Drunk History Lessons at the Pikey

Get schooled on historic Hollywood cocktail’s on Monday, August 17
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Next Monday, wife-and-husband cocktail authors Lesley Jacobs Solmonson and David Solmonson (co-writers of The 12 Bottle Bar) will teach your favorite history class ever because, yes, cocktails will be served. At the Museum of the American Cocktail’s Sin and the Silver Screen class, which takes place at The Pikey on Sunset Boulevard on August 17th, you’ll learn all about how the city of Hollywood was transformed from a dry, religious hamlet in the late 1800s into a glamorous land of celebrity-filled nightclubs in the 1930s. Naturally cocktails representing the changing times will be served as well as paired with farm-to-table dishes created by the Pikey’s chef Ralph Johnson. Because tasting is the best way to learn.

The drinking itinerary begins in the late 1800s, the days of the first celebrity bartender Jerry Thomas, then moves through the birth of the Silver Screen and Hollywood nightclubs to Tiki times with Don the Beachcomber. You’ll get to relive the growing cocktail scene kickstarted by debaucherous movie stars and the nightclubs that sprang up to entertain them.

Montmartre cocktail
Montmartre cocktail

Photograph courtesy of Lesley Jacobs Solmonson

“The Cocoanut Grove’s after party bungalows were as popular as the night club. The Cafe Montmartre was near the Hollywood Hotel where all the actors were staying. The Brown Derby opened up right across from the Ambassador. So it was this little triangulation of sin,” explains Lesley.

What’s cool is that the event cocktails stay true to the original recipes. Since modern tastes are vastly different from those early days of cocktail, a lot of them wouldn’t appeal to today’s drinker. For example, according to Solmonson, there once was a cocktail named after silver screen siren Greta Garbo called the Garbo Gargle. It was an unappealing mix of creme de menthe, orange juice, grenadine, sweet vermouth, brandy and topped with port wine. Fortunately that won’t be served at the event but drinks like the Embassy and the Hi Ho, which still hold up, will.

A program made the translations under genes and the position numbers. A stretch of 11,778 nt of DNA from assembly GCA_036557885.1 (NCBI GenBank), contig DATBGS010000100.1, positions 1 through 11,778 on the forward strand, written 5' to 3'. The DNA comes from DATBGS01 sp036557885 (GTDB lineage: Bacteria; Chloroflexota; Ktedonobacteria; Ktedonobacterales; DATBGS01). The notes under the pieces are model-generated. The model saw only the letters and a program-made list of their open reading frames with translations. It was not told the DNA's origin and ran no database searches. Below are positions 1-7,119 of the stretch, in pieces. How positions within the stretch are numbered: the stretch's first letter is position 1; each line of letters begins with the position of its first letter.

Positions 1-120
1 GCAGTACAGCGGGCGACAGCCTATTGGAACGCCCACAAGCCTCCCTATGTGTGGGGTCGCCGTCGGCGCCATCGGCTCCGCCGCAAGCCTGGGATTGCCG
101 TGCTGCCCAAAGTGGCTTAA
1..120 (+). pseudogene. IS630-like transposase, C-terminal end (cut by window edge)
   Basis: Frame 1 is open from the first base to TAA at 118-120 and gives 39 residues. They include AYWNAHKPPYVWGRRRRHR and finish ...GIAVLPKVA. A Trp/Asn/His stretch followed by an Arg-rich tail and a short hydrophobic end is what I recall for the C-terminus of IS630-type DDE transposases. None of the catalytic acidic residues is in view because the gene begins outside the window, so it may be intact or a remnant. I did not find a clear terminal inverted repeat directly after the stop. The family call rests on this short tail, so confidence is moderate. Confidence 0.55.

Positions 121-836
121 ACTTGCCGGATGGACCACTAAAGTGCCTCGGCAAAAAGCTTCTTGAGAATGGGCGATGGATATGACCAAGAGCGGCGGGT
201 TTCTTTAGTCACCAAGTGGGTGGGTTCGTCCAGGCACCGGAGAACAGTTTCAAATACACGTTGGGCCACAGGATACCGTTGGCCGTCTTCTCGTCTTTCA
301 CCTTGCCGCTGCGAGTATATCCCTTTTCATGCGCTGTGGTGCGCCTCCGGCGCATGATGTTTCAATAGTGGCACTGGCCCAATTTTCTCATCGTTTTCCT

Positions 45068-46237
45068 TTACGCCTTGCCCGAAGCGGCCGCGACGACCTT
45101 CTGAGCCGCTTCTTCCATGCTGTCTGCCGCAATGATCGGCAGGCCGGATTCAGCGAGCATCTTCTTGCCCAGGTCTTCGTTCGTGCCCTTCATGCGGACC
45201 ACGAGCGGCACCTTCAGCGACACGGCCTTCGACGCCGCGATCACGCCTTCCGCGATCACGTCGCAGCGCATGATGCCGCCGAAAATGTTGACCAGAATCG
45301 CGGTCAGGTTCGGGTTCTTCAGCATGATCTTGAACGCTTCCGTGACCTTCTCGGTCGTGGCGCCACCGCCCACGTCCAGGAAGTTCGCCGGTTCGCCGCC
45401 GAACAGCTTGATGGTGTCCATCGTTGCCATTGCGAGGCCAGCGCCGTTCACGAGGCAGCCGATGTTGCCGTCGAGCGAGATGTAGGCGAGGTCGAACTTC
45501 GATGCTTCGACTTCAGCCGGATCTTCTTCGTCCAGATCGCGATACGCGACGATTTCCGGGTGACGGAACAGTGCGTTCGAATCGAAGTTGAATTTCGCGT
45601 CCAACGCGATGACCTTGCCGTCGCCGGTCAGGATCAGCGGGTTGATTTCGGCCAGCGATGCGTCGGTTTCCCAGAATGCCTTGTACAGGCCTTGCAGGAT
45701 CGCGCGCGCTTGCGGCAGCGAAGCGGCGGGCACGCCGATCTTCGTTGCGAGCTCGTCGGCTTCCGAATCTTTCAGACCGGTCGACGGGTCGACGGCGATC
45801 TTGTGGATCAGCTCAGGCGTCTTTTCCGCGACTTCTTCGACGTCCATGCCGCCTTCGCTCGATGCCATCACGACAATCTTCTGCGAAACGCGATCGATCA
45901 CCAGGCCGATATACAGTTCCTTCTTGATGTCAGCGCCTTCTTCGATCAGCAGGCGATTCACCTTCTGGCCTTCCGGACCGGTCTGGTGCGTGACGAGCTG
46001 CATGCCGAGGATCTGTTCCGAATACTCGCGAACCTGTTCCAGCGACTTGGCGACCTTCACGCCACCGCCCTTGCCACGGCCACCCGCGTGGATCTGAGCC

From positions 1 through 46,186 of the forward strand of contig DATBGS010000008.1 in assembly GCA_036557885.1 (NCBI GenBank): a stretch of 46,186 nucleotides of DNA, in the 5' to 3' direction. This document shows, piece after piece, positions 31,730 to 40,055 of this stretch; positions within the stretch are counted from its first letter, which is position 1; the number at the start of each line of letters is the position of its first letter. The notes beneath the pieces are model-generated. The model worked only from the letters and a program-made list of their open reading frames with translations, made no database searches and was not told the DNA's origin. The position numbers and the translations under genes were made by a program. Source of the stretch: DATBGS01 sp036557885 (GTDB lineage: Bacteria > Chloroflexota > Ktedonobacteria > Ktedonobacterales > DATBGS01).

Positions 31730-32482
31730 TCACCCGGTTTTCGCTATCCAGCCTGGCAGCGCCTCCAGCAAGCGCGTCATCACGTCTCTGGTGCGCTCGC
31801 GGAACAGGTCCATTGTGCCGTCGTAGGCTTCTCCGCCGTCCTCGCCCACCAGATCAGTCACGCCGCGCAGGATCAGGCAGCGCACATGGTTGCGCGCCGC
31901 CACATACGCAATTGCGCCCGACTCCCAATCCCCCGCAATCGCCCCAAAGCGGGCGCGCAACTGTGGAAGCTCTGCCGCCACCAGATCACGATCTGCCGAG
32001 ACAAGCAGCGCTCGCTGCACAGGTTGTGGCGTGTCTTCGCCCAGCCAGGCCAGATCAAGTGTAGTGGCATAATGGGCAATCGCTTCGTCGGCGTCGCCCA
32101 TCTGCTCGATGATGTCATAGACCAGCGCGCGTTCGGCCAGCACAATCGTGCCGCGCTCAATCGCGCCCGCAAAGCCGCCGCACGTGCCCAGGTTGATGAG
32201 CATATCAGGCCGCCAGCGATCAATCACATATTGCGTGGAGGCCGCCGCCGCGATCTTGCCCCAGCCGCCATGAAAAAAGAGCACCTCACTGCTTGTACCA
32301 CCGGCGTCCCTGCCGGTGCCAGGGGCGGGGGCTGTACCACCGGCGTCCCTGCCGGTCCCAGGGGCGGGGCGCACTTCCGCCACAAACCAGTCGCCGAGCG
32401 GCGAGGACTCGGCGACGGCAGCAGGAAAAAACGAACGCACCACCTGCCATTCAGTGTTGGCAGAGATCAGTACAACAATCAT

Here’s a peek at the event’s cocktail itinerary with notes by Lesley:

Jerry Thomas’ Champagne punch: champagne, raspberry syrup, lemon juice, sugar, pineapple and orange slices. It was a popular drink during those Jerry Thomas days in the late 1800s

Mary Pickford: white rum, pineapple, grenadine, maraschino liqueur. “Mary Pickford wasn’t inherent in that area but our point was to show what an influence the actors had. If you flip through the Hollywood Cocktails book there’s a Mary Pickford, a Douglas Fairbanks, etc. Mary Pickford was the first big star, she starred in the first big movie. They had a huge influence on popular culture. Far more than today.”

Hi Ho: gin, white port, bitters. “When we get into the ’20s and Prohibition, that’s when you had the Cocoanut Grove at the Ambassador, the Montmartre, the Brown Derby were all in full swing. We’re doing the Hi Ho, as in Highland and Hollywood. There was a Highland and Hollywood club. And the drink is a martini twist. It’s a glorious drink.”

Embassy cocktail
Embassy cocktail

Photograph courtesy of Lesley Jacobs Solmonson

The Embassy (brandy, rum, Cointreau, lime, Angostura) and the Mai Tai: “The 1930s is when the Embassy Club opened and 1934 was Don the Beachcomber. We’re serving an Embassy which is the more spirit forward brandy-rum-Cointreau-lime juice. And then we move into the Tiki culture with Don and Trader Vic.”

The class comes at a time when Los Angeles, despite its vibrant and thriving cocktail scene, gets overlooked as a serious cocktail town. “Granted we have to give New York credit for getting things moving,” says Solmonson. “But what people forget was that there was a huge drinking culture in California that existed…. It was defined around Hollywood, the movie industry, and then Tiki. We wouldn’t have Tiki if L.A. didn’t exist.”

Despite the tasty cocktails, this history lesson is a must for any L.A. cocktail enthusiast. “It’s really important to know that we came from somewhere and we have a huge tradition to preserve,” Solmonson adds. “And it’s not just that we have a responsibility to look to yesterday, it’s that we have a responsibility to move it forward.”

Tickets: $40

The Pikey, 617 W. Sunset Blvd., 323-850-5400

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